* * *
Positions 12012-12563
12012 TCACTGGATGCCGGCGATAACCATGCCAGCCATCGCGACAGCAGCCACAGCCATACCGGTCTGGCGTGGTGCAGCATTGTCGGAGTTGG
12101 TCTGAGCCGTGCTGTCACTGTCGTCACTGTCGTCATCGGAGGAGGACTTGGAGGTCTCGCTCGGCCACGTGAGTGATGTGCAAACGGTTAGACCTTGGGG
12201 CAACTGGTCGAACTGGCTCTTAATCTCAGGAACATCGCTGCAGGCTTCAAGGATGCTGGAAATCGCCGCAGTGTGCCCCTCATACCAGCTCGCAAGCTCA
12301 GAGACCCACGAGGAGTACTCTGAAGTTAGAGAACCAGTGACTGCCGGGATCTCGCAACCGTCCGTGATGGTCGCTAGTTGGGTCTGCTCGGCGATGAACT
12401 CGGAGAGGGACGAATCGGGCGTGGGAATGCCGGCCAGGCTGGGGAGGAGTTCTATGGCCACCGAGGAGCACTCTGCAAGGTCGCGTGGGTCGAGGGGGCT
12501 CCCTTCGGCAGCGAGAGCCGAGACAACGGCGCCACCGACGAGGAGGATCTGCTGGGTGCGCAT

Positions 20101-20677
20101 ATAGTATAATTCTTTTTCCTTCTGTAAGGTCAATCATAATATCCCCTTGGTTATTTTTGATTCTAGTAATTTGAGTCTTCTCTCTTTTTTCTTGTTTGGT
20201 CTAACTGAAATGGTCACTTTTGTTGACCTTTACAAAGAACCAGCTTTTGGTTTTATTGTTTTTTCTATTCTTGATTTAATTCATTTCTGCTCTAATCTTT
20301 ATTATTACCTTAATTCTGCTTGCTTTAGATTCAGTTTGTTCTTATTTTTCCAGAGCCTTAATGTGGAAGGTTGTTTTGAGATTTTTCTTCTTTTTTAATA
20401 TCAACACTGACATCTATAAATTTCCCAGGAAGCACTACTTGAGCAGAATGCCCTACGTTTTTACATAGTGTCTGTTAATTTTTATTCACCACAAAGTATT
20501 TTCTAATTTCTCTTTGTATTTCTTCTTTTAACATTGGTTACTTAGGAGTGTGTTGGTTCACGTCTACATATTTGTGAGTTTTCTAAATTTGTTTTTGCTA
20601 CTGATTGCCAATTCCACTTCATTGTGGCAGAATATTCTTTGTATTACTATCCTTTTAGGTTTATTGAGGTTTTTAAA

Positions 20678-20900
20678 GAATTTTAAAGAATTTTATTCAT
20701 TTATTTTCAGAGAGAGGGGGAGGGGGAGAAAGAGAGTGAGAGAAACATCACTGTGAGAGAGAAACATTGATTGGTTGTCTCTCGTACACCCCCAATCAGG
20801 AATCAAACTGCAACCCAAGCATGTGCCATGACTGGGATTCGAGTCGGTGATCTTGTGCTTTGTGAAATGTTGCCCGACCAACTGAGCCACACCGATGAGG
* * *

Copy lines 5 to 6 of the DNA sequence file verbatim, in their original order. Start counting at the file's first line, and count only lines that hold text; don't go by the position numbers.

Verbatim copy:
12301 GAGACCCACGAGGAGTACTCTGAAGTTAGAGAACCAGTGACTGCCGGGATCTCGCAACCGTCCGTGATGGTCGCTAGTTGGGTCTGCTCGGCGATGAACT
12401 CGGAGAGGGACGAATCGGGCGTGGGAATGCCGGCCAGGCTGGGGAGGAGTTCTATGGCCACCGAGGAGCACTCTGCAAGGTCGCGTGGGTCGAGGGGGCT